Tuesday, March 18, 2008

Sun Network Information System

NIS is used on Unix networks to keep important system files, such as the password file, synchronized among a group of servers. Remember that on Unix systems, each server has a password file, a user group file, and other important files that are managed locally on each server by default. This is similar to using a Windows computer in a standalone manner where each Windows computer has its own user account database.

NIS uses a database of maps that contain entries for the files the system administrator chooses to keep synchronized. For redundancy purposes, a master NIS server can be used along with slave NIS servers that receive updates from the master server.

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SFU version 3.5 contains a component that can be used to allow a Windows Server domain controller to operate as a NIS server. The Windows server can operate as either a master or slave NIS server. However, if it is to operate as a slave server, the master NIS server on the network must also be a Windows server. This is due to the way NIS is implemented in Windows Server: The information that Unix NIS servers store in a map database is stored in the Active Directory. The Active Directory schema is extended to include a class for each NIS map. Then objects are created based on this class for each map entry.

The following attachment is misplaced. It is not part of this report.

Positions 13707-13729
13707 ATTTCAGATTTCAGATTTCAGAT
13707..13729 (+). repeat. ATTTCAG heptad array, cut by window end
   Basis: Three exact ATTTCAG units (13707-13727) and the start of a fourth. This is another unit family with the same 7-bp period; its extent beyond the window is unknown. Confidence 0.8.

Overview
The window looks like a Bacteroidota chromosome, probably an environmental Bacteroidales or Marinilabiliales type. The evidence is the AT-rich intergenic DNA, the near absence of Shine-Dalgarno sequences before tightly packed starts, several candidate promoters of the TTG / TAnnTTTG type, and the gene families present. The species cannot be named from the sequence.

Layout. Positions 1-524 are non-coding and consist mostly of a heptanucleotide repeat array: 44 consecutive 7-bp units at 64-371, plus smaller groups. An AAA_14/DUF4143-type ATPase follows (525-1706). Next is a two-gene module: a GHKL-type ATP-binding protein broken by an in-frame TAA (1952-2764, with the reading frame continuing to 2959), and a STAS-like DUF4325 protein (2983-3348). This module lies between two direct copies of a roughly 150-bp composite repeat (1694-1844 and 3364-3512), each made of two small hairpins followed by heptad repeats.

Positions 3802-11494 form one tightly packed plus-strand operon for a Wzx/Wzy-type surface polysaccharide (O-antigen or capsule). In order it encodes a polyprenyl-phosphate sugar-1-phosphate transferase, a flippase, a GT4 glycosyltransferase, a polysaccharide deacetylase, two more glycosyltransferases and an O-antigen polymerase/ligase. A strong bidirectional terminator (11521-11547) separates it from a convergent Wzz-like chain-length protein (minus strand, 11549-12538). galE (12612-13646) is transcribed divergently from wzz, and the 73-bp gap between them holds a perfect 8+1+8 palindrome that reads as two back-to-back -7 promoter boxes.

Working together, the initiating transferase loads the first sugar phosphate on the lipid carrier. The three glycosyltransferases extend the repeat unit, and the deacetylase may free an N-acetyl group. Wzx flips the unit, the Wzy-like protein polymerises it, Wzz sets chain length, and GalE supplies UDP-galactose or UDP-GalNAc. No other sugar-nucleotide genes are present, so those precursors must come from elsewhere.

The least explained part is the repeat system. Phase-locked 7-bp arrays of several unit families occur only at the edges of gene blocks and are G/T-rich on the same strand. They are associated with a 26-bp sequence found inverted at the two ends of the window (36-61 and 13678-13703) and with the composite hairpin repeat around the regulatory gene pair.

NIS uses its own protocol to send updates from a master NIS server to slave servers. The Active Directory, on the other hand, has its own method for replication information to other Active Directory replicas. The two methods are not compatible. That's the reason why a Windows domain controller cannot be made a slave NIS server to a Unix master NIS server. However, Microsoft does provide support for the NIS protocol so that Unix systems can become slaves to a Windows 2000 master NIS server! So, if you decide to integrate NIS into the Windows 2000 portion of your network, you'll have to make a Windows domain controller the master NIS server.

The advantages of using NIS should be obvious. On Unix networks, NIS relieves the administrator of having to manually coordinate important system files on multiple servers. By incorporating the SFU NIS server into the network on a Windows domain controller, you can use the tools designed around the Active Directory to manage not only your Windows users but also users on your Unix systems.

Another advantage to using a Windows-based NIS server is that the Active Directory is a hierarchical database, whereas the NIS database format is a flat namespace. You can place NIS maps into any container in the Active Directory, such as an organizational unit (OU). You can probably figure out from this that you can support multiple NIS domains in the same Active Directory database.

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